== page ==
This post was originally published here (Center on Nonprofits and Philanthropy)
This yearly publication reviews the individual charitable contributions reported on itemized tax returns published by the Internal Revenue Service from all 50 states and the District of Columbia. This brief finds that total itemized charitable contributions and the average itemized charitable contribution per tax return in the United States increased from 2008 to 2013.
Each summer, the Internal Revenue Service (IRS) publishes selected data from individual tax returns filed during the previous calendar year that include ranges of adjusted gross income (AGI) and deductions for charitable donations. The National Center for Charitable Statistics at the Urban Institute has summarized charitable giving by state and tracks changes in charitable giving across states and over time.
The source of the data on charitable giving is the Statistics of Income Bulletin, published by the IRS. Since only returns with itemized contributions are included, IRS data do not account for all contributions. In 2013, 30 percent of US taxpayers chose to itemize deductions on their returns. This means that more than two-thirds of US taxpayers take the standard deduction, and thus, no details on their charitable contributions are available. No one knows how much nonitemizers donate to charity, although some researchers have created estimates. For example, Giving USA, published by the Giving USA Foundation, estimates that total individual giving in the United States was $240.6 billion in 2013. Based on this estimate, the $195.3 billion reported as itemized contributions on 2013 tax returns represents 81 percent of all individual giving.1 The 2013 data on itemized deductions used in this analysis, therefore, cover about one-third of US taxpayers and over four-fifths of the charitable contributions. Thus, in spite of the limitations, analyses of the data can provide information on giving patterns.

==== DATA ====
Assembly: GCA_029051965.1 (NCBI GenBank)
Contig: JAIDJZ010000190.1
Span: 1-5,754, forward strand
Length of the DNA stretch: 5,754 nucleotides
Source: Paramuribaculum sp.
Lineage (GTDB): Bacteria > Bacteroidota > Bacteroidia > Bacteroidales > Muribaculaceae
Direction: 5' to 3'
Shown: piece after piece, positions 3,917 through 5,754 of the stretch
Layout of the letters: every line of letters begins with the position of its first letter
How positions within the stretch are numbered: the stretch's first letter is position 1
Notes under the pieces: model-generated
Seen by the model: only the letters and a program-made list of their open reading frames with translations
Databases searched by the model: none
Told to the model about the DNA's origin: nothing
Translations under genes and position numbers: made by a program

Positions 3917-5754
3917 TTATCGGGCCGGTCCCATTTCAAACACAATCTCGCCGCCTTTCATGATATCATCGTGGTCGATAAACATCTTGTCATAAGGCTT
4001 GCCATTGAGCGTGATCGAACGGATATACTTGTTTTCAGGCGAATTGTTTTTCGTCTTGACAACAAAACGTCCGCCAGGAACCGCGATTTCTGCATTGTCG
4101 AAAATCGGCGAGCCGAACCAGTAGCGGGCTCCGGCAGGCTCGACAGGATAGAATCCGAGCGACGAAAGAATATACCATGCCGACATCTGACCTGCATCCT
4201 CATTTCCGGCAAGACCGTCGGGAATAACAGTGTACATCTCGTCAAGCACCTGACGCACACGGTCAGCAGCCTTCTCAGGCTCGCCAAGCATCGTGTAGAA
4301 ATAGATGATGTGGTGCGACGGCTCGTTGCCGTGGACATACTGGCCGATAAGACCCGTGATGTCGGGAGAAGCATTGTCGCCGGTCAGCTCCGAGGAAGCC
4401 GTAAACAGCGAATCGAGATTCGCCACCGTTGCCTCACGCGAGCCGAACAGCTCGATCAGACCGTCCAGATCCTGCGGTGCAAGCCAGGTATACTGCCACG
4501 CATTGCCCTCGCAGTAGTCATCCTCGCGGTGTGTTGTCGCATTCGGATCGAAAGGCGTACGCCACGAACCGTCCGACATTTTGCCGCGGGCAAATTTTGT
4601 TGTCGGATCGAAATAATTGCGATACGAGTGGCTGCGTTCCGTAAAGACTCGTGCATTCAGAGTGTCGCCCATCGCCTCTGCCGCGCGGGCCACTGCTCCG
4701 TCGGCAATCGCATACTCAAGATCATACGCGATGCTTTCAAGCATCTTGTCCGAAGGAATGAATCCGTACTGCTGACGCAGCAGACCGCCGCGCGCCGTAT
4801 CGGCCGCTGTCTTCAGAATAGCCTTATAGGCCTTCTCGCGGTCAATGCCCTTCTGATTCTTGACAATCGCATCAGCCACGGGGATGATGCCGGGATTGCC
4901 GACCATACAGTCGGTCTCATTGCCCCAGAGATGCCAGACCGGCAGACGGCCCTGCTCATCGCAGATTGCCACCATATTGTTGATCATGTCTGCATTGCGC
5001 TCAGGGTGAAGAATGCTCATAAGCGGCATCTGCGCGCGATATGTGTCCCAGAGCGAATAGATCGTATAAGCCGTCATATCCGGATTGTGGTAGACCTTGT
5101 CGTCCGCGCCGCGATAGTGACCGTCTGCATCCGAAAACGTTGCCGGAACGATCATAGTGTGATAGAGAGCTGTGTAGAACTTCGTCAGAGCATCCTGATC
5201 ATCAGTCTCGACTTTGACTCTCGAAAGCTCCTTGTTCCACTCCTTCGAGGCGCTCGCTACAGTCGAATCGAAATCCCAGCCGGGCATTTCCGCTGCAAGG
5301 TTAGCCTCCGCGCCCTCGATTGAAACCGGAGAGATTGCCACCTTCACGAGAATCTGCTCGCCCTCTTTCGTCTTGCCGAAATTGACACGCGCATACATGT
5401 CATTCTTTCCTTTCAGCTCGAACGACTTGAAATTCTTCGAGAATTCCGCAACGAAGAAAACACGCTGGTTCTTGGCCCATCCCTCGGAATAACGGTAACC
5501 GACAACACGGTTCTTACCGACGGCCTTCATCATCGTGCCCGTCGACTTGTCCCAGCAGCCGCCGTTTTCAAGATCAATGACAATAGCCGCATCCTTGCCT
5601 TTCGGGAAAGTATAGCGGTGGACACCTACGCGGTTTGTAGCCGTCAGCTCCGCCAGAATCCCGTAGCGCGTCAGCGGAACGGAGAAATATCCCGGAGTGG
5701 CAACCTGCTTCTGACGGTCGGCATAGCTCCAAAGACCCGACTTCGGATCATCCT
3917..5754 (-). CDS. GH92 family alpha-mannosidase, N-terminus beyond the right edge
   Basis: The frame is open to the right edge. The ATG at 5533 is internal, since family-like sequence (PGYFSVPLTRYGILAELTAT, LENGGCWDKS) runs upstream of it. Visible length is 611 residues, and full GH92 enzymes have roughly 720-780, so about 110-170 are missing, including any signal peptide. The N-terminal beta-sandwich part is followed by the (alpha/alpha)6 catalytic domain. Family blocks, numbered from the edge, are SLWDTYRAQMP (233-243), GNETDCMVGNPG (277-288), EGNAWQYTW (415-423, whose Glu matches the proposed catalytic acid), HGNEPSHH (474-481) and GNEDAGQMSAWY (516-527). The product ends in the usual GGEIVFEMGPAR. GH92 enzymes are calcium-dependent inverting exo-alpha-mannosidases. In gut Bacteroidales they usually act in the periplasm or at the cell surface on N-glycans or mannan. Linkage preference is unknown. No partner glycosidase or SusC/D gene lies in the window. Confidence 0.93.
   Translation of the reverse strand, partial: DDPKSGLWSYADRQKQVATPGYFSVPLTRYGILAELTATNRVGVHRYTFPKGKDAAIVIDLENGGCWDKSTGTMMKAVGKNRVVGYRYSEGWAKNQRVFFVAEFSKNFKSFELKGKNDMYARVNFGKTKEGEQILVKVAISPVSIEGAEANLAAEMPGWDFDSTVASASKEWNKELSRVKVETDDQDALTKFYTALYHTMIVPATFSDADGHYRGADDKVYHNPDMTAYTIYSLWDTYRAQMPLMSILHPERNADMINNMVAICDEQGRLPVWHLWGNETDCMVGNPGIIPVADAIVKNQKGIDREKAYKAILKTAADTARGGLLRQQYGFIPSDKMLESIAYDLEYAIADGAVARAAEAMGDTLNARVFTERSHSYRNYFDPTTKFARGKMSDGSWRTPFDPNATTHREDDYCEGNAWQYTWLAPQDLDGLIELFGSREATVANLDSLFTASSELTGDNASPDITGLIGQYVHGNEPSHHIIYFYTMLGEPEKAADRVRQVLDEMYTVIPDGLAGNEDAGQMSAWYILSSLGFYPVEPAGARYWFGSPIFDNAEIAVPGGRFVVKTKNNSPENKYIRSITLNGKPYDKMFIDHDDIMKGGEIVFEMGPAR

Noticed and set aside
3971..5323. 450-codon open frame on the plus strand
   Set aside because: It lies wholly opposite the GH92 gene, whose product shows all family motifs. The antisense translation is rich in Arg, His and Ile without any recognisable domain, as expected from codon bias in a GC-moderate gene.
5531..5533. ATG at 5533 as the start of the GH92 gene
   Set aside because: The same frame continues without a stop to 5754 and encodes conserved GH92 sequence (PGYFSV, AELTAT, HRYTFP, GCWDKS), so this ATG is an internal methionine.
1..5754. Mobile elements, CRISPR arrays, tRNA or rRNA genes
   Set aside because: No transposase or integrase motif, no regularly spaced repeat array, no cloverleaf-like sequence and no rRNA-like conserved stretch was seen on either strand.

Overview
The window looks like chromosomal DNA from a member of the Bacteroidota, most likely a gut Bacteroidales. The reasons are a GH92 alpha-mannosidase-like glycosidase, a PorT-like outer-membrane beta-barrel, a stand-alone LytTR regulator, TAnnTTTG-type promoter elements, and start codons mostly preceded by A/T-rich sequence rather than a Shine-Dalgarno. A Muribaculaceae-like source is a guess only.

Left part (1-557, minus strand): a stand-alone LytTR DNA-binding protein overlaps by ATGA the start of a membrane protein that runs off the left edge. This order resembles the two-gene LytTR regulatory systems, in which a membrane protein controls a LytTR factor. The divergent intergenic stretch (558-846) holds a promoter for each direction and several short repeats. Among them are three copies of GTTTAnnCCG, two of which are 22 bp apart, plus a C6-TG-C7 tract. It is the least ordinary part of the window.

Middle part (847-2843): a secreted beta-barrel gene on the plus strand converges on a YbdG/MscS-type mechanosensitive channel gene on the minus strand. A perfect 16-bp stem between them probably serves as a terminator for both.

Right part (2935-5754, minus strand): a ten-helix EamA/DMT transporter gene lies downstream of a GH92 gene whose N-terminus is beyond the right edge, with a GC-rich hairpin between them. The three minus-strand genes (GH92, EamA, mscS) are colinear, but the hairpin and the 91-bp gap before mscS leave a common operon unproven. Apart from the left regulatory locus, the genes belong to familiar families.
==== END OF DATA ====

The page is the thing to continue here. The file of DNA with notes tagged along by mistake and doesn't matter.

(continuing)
Total reported charitable deductions were $195.3 billion in 2013, compared with $198.0 billion in 2012, a decrease of 1.3 percent.
The average charitable contribution per return filed in 2013 was about 2.2 percent of income. Contributions as a percentage of income varied from 1.3 percent in Maine, North Dakota, and West Virginia to 4.7 percent in Utah. Though the average charitable deduction per return was $1,339 in 2013, state averages ranged from $605 in West Virginia to $2,722 in Utah.